Zuma 'upsets HIV fight'

THE Treatment Action Campaign has urged President Jacob Zuma to assume leadership and responsibility for himself, those around him and South Africa in fighting HIV-Aids.

THE Treatment Action Campaign has urged President Jacob Zuma to assume leadership and responsibility for himself, those around him and South Africa in fighting HIV-Aids.

Zuma's leadership on Aids needs some constructive scrutiny, the TAC says in its latest newsletter.

"We do not want to impose moral judgments on people, especially not on their private matters," it says.

Many of the responses to Zuma's actions has been "hysterical and self-righteous".

"But the president is not just any person. People look up to him to set an example. In a country without a serious HIV epidemic it might be arguable that his extra-marital affairs are for him and his family alone to resolve," the TAC says.

But South Africa has the world's largest HIV epidemic.

The president holds the highest office in South Africa and therefore there are high expectations of him as a leader, an elder and a role model.

"We come from an era of denialism and a lack of leadership on HIV and Aids.

"The new administration, in particular the president, chairperson of the South Africa National Aids Council (Sanac) Deputy President Kgalema Motlanthe and the ministry of health under the leadership of (Aaron) Motsoaledi, have expressed their commitment to turning the tide on HIV and Aids.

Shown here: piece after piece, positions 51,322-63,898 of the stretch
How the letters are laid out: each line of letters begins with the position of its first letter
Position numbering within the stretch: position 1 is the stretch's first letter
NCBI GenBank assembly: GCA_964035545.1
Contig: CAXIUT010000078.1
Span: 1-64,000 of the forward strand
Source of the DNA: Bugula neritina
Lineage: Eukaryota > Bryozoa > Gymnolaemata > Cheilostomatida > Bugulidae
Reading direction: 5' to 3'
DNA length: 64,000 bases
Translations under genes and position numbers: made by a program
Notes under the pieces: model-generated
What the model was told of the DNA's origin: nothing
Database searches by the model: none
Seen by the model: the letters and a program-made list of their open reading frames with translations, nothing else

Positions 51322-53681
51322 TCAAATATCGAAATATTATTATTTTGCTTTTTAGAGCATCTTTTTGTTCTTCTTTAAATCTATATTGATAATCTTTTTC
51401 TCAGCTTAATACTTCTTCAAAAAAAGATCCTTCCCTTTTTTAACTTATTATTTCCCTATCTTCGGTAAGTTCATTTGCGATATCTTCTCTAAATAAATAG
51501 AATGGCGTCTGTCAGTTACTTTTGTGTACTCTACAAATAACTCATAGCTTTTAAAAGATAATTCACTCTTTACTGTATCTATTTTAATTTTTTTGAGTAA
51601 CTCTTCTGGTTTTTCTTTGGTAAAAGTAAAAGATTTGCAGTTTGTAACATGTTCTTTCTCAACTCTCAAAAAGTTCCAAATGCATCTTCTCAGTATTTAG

"It is imperative that all leaders speak and act as a unit and with one voice.

"Last year Sanac agreed on one message for Aids in South Africa.

"The theme for World Aids Day 2009 was 'I am responsible, We are responsible, South Africa is taking responsibility'."

This message signified the start of a new era on how South Africa, under Zuma's leadership, was going to tackle the epidemic.

It was also chosen, among other reasons, to prevent HIV transmission that occurred through multiple concurrent sexual relations.

The message encouraged individuals to reduce their number of sexual partners, for men and women to take responsibility by protecting themselves and others, and to encourage consistent and correct condom usage.

The reality was that South Africa faced an extremely high HIV prevalence among young women - almost one in three who attended ante-natal clinics lived with HIV.

Women's vulnerability to HIV manifested from their power status in their relationships and this exposed them to HIV transmission.

Multiple concurrent partnerships increased the possibilities of HIV transmission.

This was made even worse when condoms were not used.

It was important to acknowledge that it was not by coincidence that most women who lived with HIV were young and probably got infected from older men.

"But the president's recent actions undermined all who are really trying to meet the prevention target of reducing HIV transmission by 50percent."

The TAC urged Zuma to assume leadership and responsibility for himself, for those around him and for South Africa.

"The message of responsibility agreed on by civil society and government applies to all, including the highest leaders.

"South Africa must take responsibility and it starts with all of us as individuals," the TAC says. - Sapa

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